Why do “BYOD’ projects fail ???

WIFIIs BYOD on the slippery slope to failure? Gartner Group VP takes a look at why over 20% of BYOD projects are failing

Gartner Group, one of the leading IT analyst houses, has been studying the Bring Your Own Device (BYPD) trend throughout 2013. Now, in the view of one of its senior analysts, Van Baker: “One in five BYOD projects will be classified as a failure by 2016”.

That’s a large failure rate by anyone’s standards. Even the UK NHS would be shamed by that figure (even though it has recently been forced to ‘fess up to one of the largest IT project failures – the National Programme for Information Technology (NpFIT). According to Gartner’s research, companies are keen to adopt BYOD to encourage mobile computing, reduce costs and enhance productivity, but many will set their security policies so tight that users abandon the programmes.

Van Baker, Research VP at Gartner, says enterprises will see users avoiding BYOD, refusing to accept strict conditions on their personal devices and opting out of programmes entirely. Van Baker is warning of something MDSL has been aware of for some time – that early BYOD projects were driven solely by the short-term need to make immediate cost-efficiencies and not to improve the long-term running of the business.

Baker noted: “Many organisations are attracted to what they believe will be cost savings as a result of a reduction in enterprise-purchased devices, but these savings are illusory because they are often offset by increased support costs for the enterprise. As such, most early BYOD programmes are cost-neutral, but valuable from an employee satisfaction perspective.”

He continued: “Failure of a BYOD initiative would likely be measured by decreased employee satisfaction and reduced employee productivity, as employees that are forced to use enterprise-issued devices are likely to leave them at home or in the office outside of work hours. There is also a potential for increased risk as employees try to use devices that are not secure for work-related activities.”

Let’s remember (or so we were told) that BYOD was driven by employees who were so keen to use their smartphones for work at all times of the day that they demanded their employers give them 24×7 access to the enterprise network. You would have thought that more effective mobile device management (MDM) by corporates would do the trick – but, according to Gartner: “Better MDM solutions are not the answer, though many organisations will initially attempt to apply a technological solution. In fact, the problem stems from overly aggressive MDM policies in the first place.”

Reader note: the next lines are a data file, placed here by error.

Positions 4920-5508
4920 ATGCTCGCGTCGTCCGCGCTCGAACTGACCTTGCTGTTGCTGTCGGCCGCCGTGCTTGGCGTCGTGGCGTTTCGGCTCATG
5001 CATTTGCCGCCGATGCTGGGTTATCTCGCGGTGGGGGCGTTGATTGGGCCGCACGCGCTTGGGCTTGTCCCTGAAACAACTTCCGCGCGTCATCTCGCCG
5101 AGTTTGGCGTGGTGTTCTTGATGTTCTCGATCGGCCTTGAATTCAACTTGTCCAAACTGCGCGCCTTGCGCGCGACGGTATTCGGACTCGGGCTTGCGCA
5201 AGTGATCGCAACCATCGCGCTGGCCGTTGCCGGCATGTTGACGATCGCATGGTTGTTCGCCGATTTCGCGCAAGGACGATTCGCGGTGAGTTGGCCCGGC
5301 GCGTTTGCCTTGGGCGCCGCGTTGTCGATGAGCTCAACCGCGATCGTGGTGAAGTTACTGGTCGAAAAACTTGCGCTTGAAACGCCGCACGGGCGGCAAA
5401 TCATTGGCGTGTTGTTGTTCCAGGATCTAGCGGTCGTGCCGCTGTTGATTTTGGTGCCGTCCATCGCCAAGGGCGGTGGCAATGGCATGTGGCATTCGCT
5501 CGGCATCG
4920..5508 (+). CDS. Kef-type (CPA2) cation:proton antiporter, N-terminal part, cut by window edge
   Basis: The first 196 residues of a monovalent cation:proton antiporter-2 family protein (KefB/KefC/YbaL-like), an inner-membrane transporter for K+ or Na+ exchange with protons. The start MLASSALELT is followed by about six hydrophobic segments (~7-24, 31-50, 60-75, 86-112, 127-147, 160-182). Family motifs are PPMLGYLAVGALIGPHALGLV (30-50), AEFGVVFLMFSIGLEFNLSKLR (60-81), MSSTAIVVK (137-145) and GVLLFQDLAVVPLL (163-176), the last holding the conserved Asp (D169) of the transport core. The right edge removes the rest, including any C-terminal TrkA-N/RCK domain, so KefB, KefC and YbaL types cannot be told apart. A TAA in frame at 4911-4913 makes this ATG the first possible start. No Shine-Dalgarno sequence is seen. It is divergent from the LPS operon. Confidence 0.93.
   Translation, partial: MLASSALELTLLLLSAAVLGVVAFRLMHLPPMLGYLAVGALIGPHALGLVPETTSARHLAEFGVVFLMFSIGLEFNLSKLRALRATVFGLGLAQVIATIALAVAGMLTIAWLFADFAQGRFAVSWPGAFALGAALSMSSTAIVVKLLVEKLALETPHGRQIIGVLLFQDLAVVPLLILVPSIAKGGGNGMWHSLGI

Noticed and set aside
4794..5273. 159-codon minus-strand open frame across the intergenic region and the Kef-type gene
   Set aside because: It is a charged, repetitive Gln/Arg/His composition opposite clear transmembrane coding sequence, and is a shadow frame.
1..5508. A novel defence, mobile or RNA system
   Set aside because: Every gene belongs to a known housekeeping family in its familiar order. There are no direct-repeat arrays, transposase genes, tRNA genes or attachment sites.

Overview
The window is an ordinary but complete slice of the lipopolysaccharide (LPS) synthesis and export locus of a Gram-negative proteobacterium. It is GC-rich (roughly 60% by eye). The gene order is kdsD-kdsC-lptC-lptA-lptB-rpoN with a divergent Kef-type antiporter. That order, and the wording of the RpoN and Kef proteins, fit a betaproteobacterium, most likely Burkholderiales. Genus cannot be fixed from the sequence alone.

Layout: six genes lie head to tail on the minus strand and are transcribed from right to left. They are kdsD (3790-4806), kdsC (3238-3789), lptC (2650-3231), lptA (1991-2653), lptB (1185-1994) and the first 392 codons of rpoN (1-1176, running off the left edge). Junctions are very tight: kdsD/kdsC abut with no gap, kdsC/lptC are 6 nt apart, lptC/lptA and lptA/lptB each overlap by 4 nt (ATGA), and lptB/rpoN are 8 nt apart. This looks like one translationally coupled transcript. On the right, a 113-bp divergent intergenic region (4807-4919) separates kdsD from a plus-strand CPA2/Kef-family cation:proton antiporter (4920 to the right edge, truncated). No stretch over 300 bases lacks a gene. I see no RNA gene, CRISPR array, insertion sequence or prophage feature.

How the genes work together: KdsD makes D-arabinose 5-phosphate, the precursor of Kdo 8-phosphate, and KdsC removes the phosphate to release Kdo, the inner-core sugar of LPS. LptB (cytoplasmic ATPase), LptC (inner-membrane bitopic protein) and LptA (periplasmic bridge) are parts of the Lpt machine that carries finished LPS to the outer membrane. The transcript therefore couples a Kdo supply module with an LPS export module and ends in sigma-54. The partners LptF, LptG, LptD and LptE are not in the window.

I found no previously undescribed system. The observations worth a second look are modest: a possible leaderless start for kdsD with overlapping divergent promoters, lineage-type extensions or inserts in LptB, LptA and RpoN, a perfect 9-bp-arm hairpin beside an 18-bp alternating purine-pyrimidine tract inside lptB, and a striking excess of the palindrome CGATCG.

Van Baker continues: “The problem arises when the policies imposed on use of the devices is too cumbersome or onerous to be accepted by the employees. If there are too many capabilities that are disabled, employees will choose not to accept the MDM controls implemented by IT and opt out of installing the MDM client on their personal device.”

Organisations should watch for high rates of MDM opt-out as a sign their BYOD policies may be heading for failure, Baker said, and move quickly to find a more palatable compromise.

“If anything greater than 20% of employees reject the installation of an MDM client on their personal device, there is potential for a problem with the BYOD effort. Certainly, if less than 50% ultimately support the deployment of MDM on personal mobile devices, then the entire MDM solution should likely be abandoned.”

So does this really mean a bump in the middle of the road / digital superhighway of corporate BYOD compliance? The world is moving rapidly towards a more mobile future: 79% of Facebook users now log in via a smartphone or other mobile device, while the proportion of web searches originating on a mobile device is confidently predicted to overtake desktop-based search in the very near future. This leaves corporates facing a dilemma: either, where staff resist MDM and refuse to accept it on their personal devices, they can watch as their security becomes increasingly compromised, or they can try to force staff to comply – and we all know where that ends.

It looks like controlling BYOD in the enterprise will of necessity entail a security trade-off. Now why are we not entirely surprised by that?

What say you ??

Thanks to Bill Boyle for the post !


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